Meta is ready to roll out a paid subscription service aimed at eliminating ads from Facebook and Instagram. This offering will be accessible across the European Union, with pricing at approximately €9.99 per month for web users and €12.99 per month for iOS and Android users to accommodate additional platform-related costs.
The introduction of this subscription service is a response to concerns expressed by the European Union regarding Meta’s advertising targeting and data collection methods. By giving users the option to either pay for an ad-free experience or utilize the service for free while consenting to data collection practices, Meta believes it will better fulfil the stringent privacy requirements outlined in a variety of European data regulations, including the Digital Markets Act and GDPR.
Will I Have To Pay?
Meta has emphasized its commitment to providing free access to its products for individuals who opt not to subscribe. The company assures that the experience for non-subscribing users will remain unchanged. Also, they say the existing ad preference tools will continue to be accessible.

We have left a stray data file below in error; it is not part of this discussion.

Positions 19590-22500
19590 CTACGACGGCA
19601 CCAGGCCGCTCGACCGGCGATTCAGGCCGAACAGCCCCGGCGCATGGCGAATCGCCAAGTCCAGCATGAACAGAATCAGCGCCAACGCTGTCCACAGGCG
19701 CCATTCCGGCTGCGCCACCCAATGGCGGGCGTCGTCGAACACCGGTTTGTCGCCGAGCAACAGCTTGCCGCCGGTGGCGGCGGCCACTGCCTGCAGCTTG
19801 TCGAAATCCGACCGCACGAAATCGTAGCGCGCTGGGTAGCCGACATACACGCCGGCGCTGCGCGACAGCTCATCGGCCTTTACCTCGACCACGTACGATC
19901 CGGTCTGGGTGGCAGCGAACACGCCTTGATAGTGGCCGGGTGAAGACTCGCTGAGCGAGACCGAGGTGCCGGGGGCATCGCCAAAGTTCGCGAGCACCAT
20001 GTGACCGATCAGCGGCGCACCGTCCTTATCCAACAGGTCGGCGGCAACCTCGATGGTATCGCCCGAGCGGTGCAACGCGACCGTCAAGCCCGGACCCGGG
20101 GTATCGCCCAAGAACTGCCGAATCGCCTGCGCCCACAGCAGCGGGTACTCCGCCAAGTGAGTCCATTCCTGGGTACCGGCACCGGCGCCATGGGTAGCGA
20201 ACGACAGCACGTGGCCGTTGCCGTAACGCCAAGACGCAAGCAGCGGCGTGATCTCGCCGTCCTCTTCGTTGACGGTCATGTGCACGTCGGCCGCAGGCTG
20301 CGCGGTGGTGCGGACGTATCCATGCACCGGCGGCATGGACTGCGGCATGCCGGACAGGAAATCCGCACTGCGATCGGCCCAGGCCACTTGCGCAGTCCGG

The ad-free subscription will exclusively cater to individuals aged 18 and above within the European Union, European Economic Area (EEA), and Switzerland. Initially, this subscription will cover all associated Facebook and Instagram accounts, but Meta intends to introduce an additional charge for linked accounts in the future. Starting from March 1st, 2024, there will be an extra fee of €6 on the web and €8 on iOS and Android for each linked account. Meta also affirms that as long as an individual maintains their subscription, their data will not be utilized for ad targeting.
Meta wrote in a post:
“We respect the spirit and purpose of these evolving European regulations, and are committed to complying with them.”
The language used in Meta’s subscription announcement clearly underscores the company’s continued emphasis on its ad-supported business model, which forms the foundation of its platforms. The service will be introduced exclusively in regions with robust safeguards for user data, and even within these areas, it will remain an elective choice.
[H/T] The Verge